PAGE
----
Dr Marianne Hem Eriksen
Marianne is Principal Investigator and team leader for Body-Politics. She is Associate Professor of Archaeology at the School of Archaeology and Ancient History, University of Leicester, a member of the Young Academy of Europe, and a Life Member of Clare Hall, Cambridge.
Marianne’s research ranges topics from infancy, power (and the powerless), to movement, dreams and complex concepts the self in the past. Her research has centred three main axes of late prehistoric and early medieval Scandinavia: the entwinement between architecture and inhabitants; the complex relationships between the living and the dead; and the social dynamics and politics of everyday life. Often, she has worked with the links between architectural spaces and human bodies, by considering how prehistoric houses are built by bodies, produce certain bodily experiences, can be conceptualised as bodies themselves – and how dead bodies, parts and whole, are linked to domestic space. Marianne has a strong interest in the lived experiences of inequality and gender.
Marianne leads the project overall and is principally responsible for the work package Sexual objects, sexual bodies.
PhD Researcher in Body-Imagery:
Elisabeth is a recent MPhil graduate and Research Coordinator at the Department of Archaeology, Conservation and History at the University of Oslo. In line with her research interest in archaeological knowledge production and identity construction, her MPhil thesis, “The Root of All: Gender, identity and difference in 4th-6th century Voss and Hardanger”, is a re-theoretisation of archaeological gender categorisation in mortuary material. The thesis was nominated for the Centre for Gender Research (STK) award 2020 at the University of Oslo.
Elisabeth will be heading WP5 of the Body-Politics project, investigating how anthropomorphic imagery relates to concepts of personhood and the body in the Iron Age. Elisabeth’s PhD project is preliminarily titled Bodied Objects: Personhood and imagery on clothed objects from Norway in the first millennium CE.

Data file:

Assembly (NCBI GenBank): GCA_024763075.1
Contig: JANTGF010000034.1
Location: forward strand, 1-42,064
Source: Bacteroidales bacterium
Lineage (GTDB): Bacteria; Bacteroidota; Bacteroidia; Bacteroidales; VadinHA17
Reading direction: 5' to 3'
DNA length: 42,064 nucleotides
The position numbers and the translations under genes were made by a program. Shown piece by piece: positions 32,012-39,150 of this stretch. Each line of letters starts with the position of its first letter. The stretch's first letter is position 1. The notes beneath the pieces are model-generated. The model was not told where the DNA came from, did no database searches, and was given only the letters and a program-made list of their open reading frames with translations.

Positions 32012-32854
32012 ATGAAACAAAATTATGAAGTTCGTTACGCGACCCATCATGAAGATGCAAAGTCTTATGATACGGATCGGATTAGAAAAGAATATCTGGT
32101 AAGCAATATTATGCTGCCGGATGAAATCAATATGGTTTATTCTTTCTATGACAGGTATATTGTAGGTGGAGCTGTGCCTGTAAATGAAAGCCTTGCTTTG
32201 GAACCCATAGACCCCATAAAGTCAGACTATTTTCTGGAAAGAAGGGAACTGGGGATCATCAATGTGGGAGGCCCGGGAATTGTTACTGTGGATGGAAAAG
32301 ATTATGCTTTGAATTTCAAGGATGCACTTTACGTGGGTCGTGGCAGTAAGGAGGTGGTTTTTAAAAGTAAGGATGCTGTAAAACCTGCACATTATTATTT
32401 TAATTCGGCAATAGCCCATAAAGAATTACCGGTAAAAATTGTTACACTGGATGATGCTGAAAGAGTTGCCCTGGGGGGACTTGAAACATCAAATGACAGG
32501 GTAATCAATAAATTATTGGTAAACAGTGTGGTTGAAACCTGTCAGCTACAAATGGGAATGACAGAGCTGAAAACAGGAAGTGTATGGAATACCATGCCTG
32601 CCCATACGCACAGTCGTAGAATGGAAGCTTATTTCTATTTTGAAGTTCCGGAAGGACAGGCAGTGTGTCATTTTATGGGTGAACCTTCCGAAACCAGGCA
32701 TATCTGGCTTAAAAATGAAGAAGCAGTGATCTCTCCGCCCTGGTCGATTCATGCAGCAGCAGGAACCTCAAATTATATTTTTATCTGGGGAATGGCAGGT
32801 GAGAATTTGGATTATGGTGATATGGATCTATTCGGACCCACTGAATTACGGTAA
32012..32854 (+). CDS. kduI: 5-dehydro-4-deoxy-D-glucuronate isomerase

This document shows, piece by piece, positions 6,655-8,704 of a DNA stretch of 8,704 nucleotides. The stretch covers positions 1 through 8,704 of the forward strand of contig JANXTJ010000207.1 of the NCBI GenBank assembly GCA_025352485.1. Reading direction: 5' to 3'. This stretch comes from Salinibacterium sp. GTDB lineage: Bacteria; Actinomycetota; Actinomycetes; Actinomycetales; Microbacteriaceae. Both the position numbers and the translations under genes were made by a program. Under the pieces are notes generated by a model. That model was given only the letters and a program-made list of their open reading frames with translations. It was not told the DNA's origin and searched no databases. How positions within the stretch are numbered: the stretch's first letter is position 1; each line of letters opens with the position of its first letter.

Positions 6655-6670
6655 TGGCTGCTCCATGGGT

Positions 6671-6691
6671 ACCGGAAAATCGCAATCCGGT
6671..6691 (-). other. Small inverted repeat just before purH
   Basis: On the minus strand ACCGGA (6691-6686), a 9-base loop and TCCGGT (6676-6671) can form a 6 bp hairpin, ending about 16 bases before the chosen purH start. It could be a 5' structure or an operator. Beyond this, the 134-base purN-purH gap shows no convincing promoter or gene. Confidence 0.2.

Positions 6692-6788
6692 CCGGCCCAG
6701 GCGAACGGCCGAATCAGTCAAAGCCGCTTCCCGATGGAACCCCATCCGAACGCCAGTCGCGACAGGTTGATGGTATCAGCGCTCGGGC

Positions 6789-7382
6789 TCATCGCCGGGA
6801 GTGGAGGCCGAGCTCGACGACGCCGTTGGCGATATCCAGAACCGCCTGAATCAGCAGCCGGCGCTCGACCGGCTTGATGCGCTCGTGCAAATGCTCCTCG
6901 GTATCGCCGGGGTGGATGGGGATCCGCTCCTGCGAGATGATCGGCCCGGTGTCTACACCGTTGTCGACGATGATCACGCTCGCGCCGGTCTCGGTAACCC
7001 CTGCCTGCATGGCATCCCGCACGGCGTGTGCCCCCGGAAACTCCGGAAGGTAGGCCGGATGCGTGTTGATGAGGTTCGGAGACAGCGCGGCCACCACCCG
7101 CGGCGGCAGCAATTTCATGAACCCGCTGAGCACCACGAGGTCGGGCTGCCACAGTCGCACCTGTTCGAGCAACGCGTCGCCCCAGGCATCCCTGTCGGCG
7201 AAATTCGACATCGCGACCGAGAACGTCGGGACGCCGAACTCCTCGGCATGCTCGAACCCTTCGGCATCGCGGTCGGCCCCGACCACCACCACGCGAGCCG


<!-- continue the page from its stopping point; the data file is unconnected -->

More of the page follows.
Elisabeth starts 1 June, 2022.
Postdoctoral Researcher in Osteoarchaeology
This post relates to the work package ‘Body-Objects’, recording, documenting and investigating human remains deposited in settlements and wetlands from 1st millennium CE Scandinavia.
This 2-year postdoc position will be advertised in April, 2022.
PhD Researcher in Human-Animal Relations
This PhD student will be researching the relationship between animals and humans in the early medieval period.
This PhD post is funded by the University of Leicester’s Future 100 scheme.
The applications for this studentship are closed and the selection process underway.
Postdoctoral Researcher in Old Norse language and literature
This post relates to the work package ‘Body-language’, tracing concepts and narratives on bodies, personhood, sexuality and death across Old Norse literature, poetry and legal texts.
This 2-year postdoc position will be advertised in the summer of 2022.
PhD Researcher in childhood and the life-course
This post relates to a work package on childhood and the life course. This fully funded studentship will be advertised in the summer of 2022.